How the eyes of (external) sense regarded Sálih and his she-camel as despicable and without a champion; (for) when God is about to destroy an army He makes their adversaries appear despicable and few in their sight, even though the adversary be superior in strength: “and He was making you few in their eyes, that God might bring to pass a thing that was to be done.”
The she-camel of Sálih was in (outward) form a camel: that bitter (graceless) tribe hamstrung (and slaughtered) her in their folly.
2510. When they became her foes on account of the water (which she shared with them), they were blind to bread and blind to water (ungrateful for the blessings of God).
God's she-camel drank water from brook and cloud: they (really) withheld God's water from God.
The she-camel of Sálih became, like the bodies of righteous men, an ambush for the destruction of the wicked,
That (you may see) what (the Divine command), Let God's she-camel have her portion of water, wrought against that people, through the ordainment of death and woe.
The vengeance, which is God's minister, demanded from them an entire town as the blood-price of a single camel.
2515. His (the prophet's or saint's) spirit is like Sálih, and his body is the she-camel: the spirit is in union (with God), the body in want (distress).
The Sálih-spirit is not susceptible to afflictions: the blows fall on the camel (body), not on the essence (spirit). No one gains victory over their (the saints') hearts: harm comes (only) to the oystershell, not to the pearl.
The Sálih-spirit is not capable of being hurt: the light of God is not subject to infidels.
The Soul (God) attached to it (the spirit) the earthly body, that they (the infidels) might hurt (it) and suffer tribulation,
2520. Not knowing that to hurt this (body) is to hurt (offend) Him: the water in this jar is joined with the water in the river. God connected (the spirit) with a body, in order that he (the prophet or saint) might become a refuge for the whole world.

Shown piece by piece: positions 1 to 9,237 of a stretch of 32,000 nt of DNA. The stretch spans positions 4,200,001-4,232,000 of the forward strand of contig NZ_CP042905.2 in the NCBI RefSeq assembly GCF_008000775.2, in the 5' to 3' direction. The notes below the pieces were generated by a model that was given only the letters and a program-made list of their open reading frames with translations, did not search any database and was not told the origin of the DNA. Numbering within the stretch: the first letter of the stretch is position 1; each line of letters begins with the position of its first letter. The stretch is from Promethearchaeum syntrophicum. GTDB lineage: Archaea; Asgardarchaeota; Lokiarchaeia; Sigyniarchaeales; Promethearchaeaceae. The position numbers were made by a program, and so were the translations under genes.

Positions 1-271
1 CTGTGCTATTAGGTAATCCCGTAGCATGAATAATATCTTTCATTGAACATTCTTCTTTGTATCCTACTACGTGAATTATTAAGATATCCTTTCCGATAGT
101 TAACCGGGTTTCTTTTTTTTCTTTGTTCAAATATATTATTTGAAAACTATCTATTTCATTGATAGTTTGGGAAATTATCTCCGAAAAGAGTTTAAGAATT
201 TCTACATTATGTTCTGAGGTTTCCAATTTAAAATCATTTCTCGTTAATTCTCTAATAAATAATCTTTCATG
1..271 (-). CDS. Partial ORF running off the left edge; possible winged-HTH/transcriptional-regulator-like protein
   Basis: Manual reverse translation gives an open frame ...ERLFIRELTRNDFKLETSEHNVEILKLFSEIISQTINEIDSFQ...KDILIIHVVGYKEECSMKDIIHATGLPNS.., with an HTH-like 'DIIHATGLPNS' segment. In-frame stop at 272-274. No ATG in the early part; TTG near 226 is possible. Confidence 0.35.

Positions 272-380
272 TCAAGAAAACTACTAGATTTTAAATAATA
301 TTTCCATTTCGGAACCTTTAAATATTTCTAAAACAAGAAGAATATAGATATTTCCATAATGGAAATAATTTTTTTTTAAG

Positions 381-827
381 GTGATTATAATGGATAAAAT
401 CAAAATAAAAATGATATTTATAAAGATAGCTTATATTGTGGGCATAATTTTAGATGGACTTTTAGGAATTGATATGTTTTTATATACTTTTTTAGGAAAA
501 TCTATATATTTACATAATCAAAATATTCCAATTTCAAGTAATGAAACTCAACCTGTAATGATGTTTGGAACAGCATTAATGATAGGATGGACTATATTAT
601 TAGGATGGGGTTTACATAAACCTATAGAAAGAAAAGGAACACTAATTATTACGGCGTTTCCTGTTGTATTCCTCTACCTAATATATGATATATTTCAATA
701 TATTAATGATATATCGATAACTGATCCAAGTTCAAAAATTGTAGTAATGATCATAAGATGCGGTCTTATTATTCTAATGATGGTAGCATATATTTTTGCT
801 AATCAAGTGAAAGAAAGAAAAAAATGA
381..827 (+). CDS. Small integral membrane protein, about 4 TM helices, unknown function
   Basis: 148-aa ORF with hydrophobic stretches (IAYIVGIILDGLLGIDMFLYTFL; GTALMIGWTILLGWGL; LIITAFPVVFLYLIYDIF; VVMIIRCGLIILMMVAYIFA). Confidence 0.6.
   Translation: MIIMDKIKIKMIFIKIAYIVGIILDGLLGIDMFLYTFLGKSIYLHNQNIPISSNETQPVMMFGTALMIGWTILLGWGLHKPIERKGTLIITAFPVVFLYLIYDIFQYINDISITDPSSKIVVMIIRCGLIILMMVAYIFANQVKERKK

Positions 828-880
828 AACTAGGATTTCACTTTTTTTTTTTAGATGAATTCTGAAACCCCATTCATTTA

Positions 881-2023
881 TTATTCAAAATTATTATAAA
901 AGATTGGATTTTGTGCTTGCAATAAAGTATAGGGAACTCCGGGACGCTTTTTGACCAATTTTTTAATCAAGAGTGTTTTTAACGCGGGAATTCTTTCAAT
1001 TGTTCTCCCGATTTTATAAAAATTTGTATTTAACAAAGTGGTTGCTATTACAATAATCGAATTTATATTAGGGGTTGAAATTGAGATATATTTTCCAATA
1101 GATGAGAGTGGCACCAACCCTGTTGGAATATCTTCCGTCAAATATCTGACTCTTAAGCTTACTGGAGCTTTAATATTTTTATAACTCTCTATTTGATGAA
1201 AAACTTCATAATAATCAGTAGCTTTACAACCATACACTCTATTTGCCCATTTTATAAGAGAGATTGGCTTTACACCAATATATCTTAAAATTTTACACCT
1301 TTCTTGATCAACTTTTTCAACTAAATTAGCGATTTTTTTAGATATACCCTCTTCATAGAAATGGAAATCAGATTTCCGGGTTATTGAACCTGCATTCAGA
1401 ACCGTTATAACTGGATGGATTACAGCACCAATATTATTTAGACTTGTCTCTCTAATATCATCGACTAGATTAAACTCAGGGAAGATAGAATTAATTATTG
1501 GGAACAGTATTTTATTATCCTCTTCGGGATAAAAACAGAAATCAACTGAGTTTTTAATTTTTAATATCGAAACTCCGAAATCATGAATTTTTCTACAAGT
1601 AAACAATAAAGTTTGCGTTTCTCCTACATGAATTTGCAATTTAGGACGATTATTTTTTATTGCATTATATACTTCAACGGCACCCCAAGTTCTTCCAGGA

Be a slave to the camel, which is the saint's body, that you may become the fellow servant of the Sálih-spirit.
Sálih said (to the people of Thamúd), “Inasmuch as ye have shown this envy, after three days the punishment will arrive from
After three more days there will come from the Taker of life a calamity that has three signs.
2525. The colour of all your faces will be changed, (they will be of) colours different to look at.
On the first day your faces will be like saffron, on the second your faces will be red like arghawán (flowers of the Judas-tree). On the third, all your faces will become black: after that, the vengeance of God will arrive.
If ye desire from me the sign of this threatened chastisement, the she-camel's foal has run towards the mountains:
If ye can catch him, there is help (for you); else the bird of hope has surely escaped from the snare.”
2530. None was able to overtake the foal: he went into the mountains and vanished.
Sálih said, “Ye see, the (Divine) destiny has been ratified and has beheaded the phantom of your hope.”
What is the she-camel's foal? His (the saint's) heart, which ye may bring back to its place (win again) by means of well-doing and piety.
If his heart comes back (is reconciled), ye are saved from that (Divine punishment); otherwise ye are despairing and biting your fore-arms (in remorse).
When they heard this dark threat, they cast down their eyes and waited for it (to be fulfilled).
2535. On the first day they saw their faces yellow: from despair they were sighing heavily.